Confused by this news. GT Advanced Technologies filed for Chapter 11 bankruptcy protection this morning. In doing so, they lost about 91% of their stock value.

Confusing because Apple has pumped a huge amount of money into GTAT in the run up to the iPhone 6, including the purchase of hundreds of sapphire furnaces. I’m guessing it’s a result of Apple’s surprising decision not to use sapphire glass for the iPhone 6 display after all.

In other words, it looks like Apple just about killed one of their production partners.


Fear and Loathing in Human Resources

Freelance status approaches. I go to sleep excited. I wake up excited.

I also go to sleep feeling the fear, and wake up with it.

The freelance market is unforgiving in the best of circumstances. Self-funding everything from business expenses to healthcare is daunting and a totally alien experience. Up until this point some external entity worried about that. Some abstract administrator in another office, another building; conjuring access to medical care, a new workstation, a repair to the office floor. Largely unseen and working in mysterious ways. The Holy Ghost of Human Resources and Logistics.

Much of my life revolves around holding opposite tensions in a life-affirming way and it strikes me that a similar tension exists in the noncorporeal nature of coordinating the very condition in which workers find themselves physically, mentally and spiritually. It’s also another thing I never anticipated doing myself. But it’s become another tension that must be integrated; moving some of my perspective to an Overwatch position so the me that’s running around on the ground can get the other jobs done.

Fear moves in and tries to convince me that since I’ve never done it before it will go disastrously. That I don’t have the head for it, nor the background. Which all could be true. But that doesn’t make those tasks any less crucial and it doesn’t magically conjure someone to do it for me.

What happens instead, what I hope will happen, is wrapped up tightly in the reason that I’ve held so many tensions for so many years. What happens is this simultaneously mystic and totally grounded experience of becoming that person. Accepting that I can be that tree-level, cloud-level, high-orbit presence while putting one foot in front of the other on a foundation I create for myself.

There is the fear that I have no idea what the hell I’m doing and that nearly constant nag in the back of my brain trying to convince me that I’m simply pretending at all this. But three things comfort me, among others. First, the support and love from friends and family. Second: that these fears are a nearly universal phenomenon even for established professionals. And last, that the fear isn’t going to take care of these problems and that nagging voice isn’t going to do the paperwork either, and it needs to get done, so I’ll be on top of it like everything else.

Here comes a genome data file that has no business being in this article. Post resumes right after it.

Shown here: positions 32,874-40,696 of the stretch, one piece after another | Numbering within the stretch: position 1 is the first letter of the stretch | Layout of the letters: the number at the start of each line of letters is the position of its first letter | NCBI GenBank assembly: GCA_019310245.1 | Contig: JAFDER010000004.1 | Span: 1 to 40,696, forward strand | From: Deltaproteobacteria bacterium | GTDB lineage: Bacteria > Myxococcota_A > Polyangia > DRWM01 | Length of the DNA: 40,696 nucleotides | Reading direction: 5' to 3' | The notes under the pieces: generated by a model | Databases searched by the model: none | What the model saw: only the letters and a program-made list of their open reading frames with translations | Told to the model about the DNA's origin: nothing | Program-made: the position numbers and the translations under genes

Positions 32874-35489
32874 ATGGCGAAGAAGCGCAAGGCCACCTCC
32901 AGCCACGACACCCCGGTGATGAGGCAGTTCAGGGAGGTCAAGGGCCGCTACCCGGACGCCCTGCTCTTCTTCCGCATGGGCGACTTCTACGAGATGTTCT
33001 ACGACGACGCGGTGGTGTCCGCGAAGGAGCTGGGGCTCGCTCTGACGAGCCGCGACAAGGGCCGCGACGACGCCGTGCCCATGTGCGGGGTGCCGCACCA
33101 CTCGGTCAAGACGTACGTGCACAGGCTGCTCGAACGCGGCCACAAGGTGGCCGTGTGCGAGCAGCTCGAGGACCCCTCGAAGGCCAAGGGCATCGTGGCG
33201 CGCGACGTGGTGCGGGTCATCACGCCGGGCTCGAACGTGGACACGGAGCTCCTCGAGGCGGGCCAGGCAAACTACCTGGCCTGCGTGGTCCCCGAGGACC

Not resigning myself to “finding a way to get it done” but becoming the way it gets done.

A sudden crispness of color and edge

There’s a certain clarity in suddenly separating from the track your life idled on for the previous decade. A sudden crispness of color and edge, a renewed inking of the lines of everything.

This is where I find myself today and it’s a damn strange, relatively unexpected place to be in.

At the beginning of the month I faced a hard choice: transition to a new job with a different department under humiliating, degrading circumstances or lose that security and move off into the unknown. Previously at least the engineer of my life’s own slow-motion train wreck, I had been relegated to shovel-wielding nobody in the coal car. I could propel myself into devolving and giving up ten years of progress. That was my only choice.

So I jumped off the train.

After spending ten years of dispatching 911 calls I felt it would be hard to hit the ground running. But suddenly the years-long knot in my chest is gone and my back no longer aches from shoveling existential coal. There are options, and lines, and edges.

You never appreciate the edges and lines of life until you realize it’s all been dull for years. Suddenly the termination of each surface is brought into sharp focus. The focus comes, surprisingly, not from the terror of impending freelance status and possible failure, but from a renewed intention to be present in my own life. Decide to show up and suddenly the world comes back in full and vibrant notes.

Readings: Methylene Blue and Fear Extension, Wet Implants, CRE Rates Rising

Am. Journal of Psychiatry, via Reddit: Effects of Post-Session Administration of Methylene Blue on Fear Extinction and Contextual Memory in Adults With Claustrophobia – “Methylene blue enhances memory and the retention of fear extinction when administered after a successful exposure session but may have a deleterious effect on extinction when administered after an unsuccessful exposure session.”

IB Times: Upgrade Your Brain: Liquid Hard Drive Implants Could Increase Intellect – “Scientists at the University of Michigan realised that digital information could be stored on colloidal clusters after observing them switch between two states – such as the 0s and 1s of traditional bits – when placed in a liquid.” – A lot further off that chip-based implants but perhaps much more viable in the long run.

Infection Control and Hospital Epidemiology via Reddit: Rising Rates of Carbapenem-Resistant Enterobacteriaceae in Community Hospitals – “The rate of CRE detection increased fivefold in community hospitals in the southeastern United States from 2008 to 2012. Despite this, our estimates are likely underestimates of the true rate of CRE detection, given the low adoption of the carbapenem breakpoints recommended in the 2010 CLSI guidelines.” – CRE is scary, scary stuff. Scarier than MRSA, and from the epidemiology folks I’ve talked to, even scarier than XDR TB.

Readings: Rpi Copy-Paste Warning, Printing Memory on Paper, WSJ Hacked

Reddit/thejh: Beware copy/paste from a web page to the (Raspberry Pi) command lineHadn’t thought of this, but a good point.

CEN: Researchers Print Electronic Memory On Paper – “Electronics printed on paper promise to be cheap, flexible, and recyclable, and could lead to applications such as smart labels on foods and pharmaceuticals or as wearable medical sensors. Many engineers have managed to print transistors and solar cells on paper, but one key component of a smart device has been missing—memory.” – Fantastic step forward and, if the war on ubiquitous computing continues, as much of a game-changer as 3D printing processes are to gun control.

Ars Technica: WSJ website hacked, data offered for sale for 1 bitcoin - “The hacker was offering what he claimed was user information and server access credentials that would allow others to “modify articles, add new content, insert malicious content in any page, add new users, delete users, and so on,” Andrew Komarov, chief executive officer of cybersecurity firm IntelCrawl, told The Wall Street Journal.” – SQLi attack, supposedly. Would be interesting to see the results of malicious content served to WSJ readers. Juicier targets and at the same time likely lower-hanging fruit among them given the likelihood that a financier is well-versed in information security.